It’s Had Its Issues, But The OysterFest Is Back Big-Time – June 16, 2010
By Terrence McNally
Todd Van Herpe is counting his blessings, all things considered. The Humboldt Bay Oyster Company owner has been struggling with production through one of the rainiest springs on record.
But, then again, he’s not attempting to farm oysters in the New Orleans region where oil plumes are putting companies out of business and expected to damage beds for a half-century.
In the Arcata Bay, where 70 percent of the state’s oyster harvesting is done, rain means runoff, which means halts to farming.
Through the springtime, bay farmers received several three-to-four day stoppages from county Public Health. Cow-pasture and stormwater runoff is bad news for filter feeders.
On several occasions, a four-day stop would be followed by… yet another storm.
Van Herpe weathered the season better than others as his company also supplies oyster seedlings to West Coast farms in addition to doing his own harvesting. Rain halts kept his crew from supplying full-grown oysters to San Francisco oyster bars, but work transitioned to HBOC’s other activities.
Regardless, it wasn’t until last weekend’s forecasts called for dry skies that Van Herpe knew he could keep his commitment to 12 Plaza booths totalling 40,000 oysters for Saturday’s 20th Annual Arcata Bay Oyster Festival.
HBOC joins Mad River Farms and Coast Seafoods as the main suppliers, augmented by smaller farmer Aqua Rodeo.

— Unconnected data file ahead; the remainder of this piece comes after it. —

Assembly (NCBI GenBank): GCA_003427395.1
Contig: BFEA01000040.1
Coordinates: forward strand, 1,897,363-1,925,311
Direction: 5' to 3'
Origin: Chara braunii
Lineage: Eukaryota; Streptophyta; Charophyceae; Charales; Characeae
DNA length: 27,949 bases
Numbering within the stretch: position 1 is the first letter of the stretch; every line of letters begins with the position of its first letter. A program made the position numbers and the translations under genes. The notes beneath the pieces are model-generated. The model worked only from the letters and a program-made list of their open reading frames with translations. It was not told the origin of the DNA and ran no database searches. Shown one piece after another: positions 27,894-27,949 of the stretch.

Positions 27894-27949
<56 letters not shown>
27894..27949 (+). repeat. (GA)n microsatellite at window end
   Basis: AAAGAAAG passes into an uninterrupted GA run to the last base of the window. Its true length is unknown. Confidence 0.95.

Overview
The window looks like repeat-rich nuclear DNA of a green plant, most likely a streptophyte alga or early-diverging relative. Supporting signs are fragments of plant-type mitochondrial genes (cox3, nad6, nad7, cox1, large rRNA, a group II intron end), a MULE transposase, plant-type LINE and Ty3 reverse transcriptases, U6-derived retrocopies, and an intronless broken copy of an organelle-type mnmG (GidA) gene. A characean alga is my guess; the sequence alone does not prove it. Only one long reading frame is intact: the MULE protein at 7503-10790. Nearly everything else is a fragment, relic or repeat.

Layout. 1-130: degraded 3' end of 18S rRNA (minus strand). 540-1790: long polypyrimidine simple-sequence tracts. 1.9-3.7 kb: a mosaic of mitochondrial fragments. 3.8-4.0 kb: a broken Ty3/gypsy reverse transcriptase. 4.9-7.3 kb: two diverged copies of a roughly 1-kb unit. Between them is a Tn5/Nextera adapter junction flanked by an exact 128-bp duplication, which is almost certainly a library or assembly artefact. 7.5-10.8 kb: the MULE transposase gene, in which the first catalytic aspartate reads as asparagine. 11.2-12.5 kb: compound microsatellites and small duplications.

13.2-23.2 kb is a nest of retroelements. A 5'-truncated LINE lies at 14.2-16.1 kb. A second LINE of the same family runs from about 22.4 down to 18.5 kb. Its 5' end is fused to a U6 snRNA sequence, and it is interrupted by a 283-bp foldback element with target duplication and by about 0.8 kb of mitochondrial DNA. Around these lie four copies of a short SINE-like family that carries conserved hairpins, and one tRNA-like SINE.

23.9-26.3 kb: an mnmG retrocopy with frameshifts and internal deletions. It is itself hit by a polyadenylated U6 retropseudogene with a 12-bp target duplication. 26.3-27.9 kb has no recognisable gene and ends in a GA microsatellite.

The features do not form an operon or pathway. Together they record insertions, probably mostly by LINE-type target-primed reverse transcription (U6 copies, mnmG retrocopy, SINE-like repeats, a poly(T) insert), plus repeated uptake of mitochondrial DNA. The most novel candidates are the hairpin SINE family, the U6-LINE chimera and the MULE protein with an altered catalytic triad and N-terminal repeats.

Arcata Mainstreet Executive Director Jennifer Koopman is breathing perhaps a bigger sigh of relief. The 2005 rain out of the scheduled Oyster Festival is still recalled as a nadir in the OF success story.
With downpours continual, then-director Michael Behney reluctantly pulled the plug on proceedings.
The party went on a week later, but the ensuing backlash from oyster companies who’d already pulled mollusks from their beds and financial hit to Mainstreet were permanently detrimental to Behney’s tenure. He was given his pink slip by then-President Bryan Plumley on Christmas Eve of that year.
That’s a fate Koopman will be avoiding. Attendance since 2004 has gone up substantially and the festival is now estimated to bring 18,000 people to the town square. In 2004, the financial bump from OF to Arcata’s economy was estimated at $551,000.
Accounting for the 4,000-person attendance increase and attendant $39.36 spent by the average partier, it’s quite likely the town will get a $708,480 jumpstart to its economy – spread among hotels, restaurants and retailers.
Not too shabby for a one-day event, far and away Arcata’s biggest festival.
Aside from the weather, Koopman’s biggest challenge has been maintaining previous sponsorship totals. “Because of the economy, some sponsors pulled out,” she reports.
However, the early denials forced Mainstreet to hustle. In the end, the non-profit gained sponsorships and brought most rejecters back to their previous levels. “Every little bit helps.”
Good timing for the business advocacy group that just lost $3,000 in City grants. Mainstreet can expect to garner some $41,000 in budget padding from Saturday, allowing it to continue funding year-round promotions.
Volunteer levels are up, but still being accepted for 1 to 5 p.m. slots. Information is available at (707) 822-4800 and email@example.com